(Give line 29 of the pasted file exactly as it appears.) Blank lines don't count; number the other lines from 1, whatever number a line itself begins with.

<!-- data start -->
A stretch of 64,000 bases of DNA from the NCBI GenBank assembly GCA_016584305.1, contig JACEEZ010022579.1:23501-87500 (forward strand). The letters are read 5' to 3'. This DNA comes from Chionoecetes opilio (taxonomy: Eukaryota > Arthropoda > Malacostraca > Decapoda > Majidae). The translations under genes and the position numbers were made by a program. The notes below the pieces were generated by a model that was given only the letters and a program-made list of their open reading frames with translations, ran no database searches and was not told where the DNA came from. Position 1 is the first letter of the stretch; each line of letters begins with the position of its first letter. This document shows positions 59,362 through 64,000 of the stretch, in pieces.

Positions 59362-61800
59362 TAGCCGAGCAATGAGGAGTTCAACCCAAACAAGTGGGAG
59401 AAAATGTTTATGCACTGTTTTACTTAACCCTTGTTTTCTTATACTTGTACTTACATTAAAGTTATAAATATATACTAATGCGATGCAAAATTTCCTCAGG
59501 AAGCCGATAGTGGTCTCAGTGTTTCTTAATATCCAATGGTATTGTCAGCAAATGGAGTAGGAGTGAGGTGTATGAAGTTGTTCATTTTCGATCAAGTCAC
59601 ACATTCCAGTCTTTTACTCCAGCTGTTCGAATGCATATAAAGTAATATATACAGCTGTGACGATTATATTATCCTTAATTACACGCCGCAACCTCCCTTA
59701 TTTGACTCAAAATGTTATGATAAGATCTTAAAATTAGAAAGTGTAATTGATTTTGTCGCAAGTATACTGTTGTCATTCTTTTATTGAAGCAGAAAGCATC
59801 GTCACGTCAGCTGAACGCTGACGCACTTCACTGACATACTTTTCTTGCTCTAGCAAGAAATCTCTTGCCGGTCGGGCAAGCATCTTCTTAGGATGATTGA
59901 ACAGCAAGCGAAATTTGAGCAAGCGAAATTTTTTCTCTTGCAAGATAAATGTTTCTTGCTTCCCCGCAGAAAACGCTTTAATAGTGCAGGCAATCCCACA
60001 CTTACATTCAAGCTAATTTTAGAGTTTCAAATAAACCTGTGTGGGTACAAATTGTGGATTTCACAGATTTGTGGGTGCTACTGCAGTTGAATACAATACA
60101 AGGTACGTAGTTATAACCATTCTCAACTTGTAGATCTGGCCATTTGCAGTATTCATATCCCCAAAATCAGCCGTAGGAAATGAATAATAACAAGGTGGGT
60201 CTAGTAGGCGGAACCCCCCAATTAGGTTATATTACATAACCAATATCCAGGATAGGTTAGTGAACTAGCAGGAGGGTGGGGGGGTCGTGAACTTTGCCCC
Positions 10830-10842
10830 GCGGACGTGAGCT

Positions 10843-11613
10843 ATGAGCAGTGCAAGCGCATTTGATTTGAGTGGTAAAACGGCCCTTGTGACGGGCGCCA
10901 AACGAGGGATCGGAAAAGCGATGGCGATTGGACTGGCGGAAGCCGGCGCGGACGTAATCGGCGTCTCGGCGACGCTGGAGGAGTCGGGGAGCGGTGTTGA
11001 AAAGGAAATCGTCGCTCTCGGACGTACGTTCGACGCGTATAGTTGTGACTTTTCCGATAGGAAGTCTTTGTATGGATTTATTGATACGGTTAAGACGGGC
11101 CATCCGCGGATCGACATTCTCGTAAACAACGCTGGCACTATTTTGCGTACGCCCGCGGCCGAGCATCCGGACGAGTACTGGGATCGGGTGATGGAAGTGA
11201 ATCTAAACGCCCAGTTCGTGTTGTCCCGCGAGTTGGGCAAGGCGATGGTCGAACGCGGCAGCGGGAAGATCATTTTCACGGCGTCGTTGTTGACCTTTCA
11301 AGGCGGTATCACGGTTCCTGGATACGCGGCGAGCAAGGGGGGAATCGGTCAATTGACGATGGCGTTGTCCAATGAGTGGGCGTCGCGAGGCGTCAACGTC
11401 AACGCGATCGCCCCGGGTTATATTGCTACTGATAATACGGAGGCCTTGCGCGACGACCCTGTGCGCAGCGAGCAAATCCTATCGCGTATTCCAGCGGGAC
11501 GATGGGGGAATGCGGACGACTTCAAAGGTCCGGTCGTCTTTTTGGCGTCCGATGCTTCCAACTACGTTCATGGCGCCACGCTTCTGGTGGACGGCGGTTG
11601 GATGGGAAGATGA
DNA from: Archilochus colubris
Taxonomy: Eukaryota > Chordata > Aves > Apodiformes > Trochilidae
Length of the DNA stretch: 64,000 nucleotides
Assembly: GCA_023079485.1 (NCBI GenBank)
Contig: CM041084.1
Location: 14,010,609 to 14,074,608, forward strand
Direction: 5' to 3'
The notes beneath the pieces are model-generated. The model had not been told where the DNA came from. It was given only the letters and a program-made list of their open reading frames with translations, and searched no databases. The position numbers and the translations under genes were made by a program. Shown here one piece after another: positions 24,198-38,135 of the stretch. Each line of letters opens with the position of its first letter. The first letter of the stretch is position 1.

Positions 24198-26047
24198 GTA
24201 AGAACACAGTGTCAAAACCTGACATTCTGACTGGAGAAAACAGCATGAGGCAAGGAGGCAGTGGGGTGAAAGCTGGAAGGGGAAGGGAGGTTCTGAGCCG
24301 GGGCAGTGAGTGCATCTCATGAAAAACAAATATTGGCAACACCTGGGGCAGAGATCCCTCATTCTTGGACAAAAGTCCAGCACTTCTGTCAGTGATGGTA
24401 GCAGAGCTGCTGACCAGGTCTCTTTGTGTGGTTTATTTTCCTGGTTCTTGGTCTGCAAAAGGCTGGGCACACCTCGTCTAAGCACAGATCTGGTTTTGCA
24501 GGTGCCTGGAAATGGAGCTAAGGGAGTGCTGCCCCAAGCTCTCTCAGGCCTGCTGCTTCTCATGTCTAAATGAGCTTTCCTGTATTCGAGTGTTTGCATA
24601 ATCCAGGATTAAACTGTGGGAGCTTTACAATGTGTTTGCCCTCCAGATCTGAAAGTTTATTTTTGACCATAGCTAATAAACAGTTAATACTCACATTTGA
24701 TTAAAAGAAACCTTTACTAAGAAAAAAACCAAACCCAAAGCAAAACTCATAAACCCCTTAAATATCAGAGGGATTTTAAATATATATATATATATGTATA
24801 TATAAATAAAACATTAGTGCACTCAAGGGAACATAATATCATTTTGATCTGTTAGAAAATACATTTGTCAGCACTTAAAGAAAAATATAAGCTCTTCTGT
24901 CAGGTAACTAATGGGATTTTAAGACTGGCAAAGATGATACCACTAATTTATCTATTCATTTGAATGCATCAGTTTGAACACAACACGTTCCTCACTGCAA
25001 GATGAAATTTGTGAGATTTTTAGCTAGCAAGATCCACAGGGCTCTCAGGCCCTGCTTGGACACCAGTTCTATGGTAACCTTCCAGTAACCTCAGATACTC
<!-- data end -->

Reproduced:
Contig: CM041084.1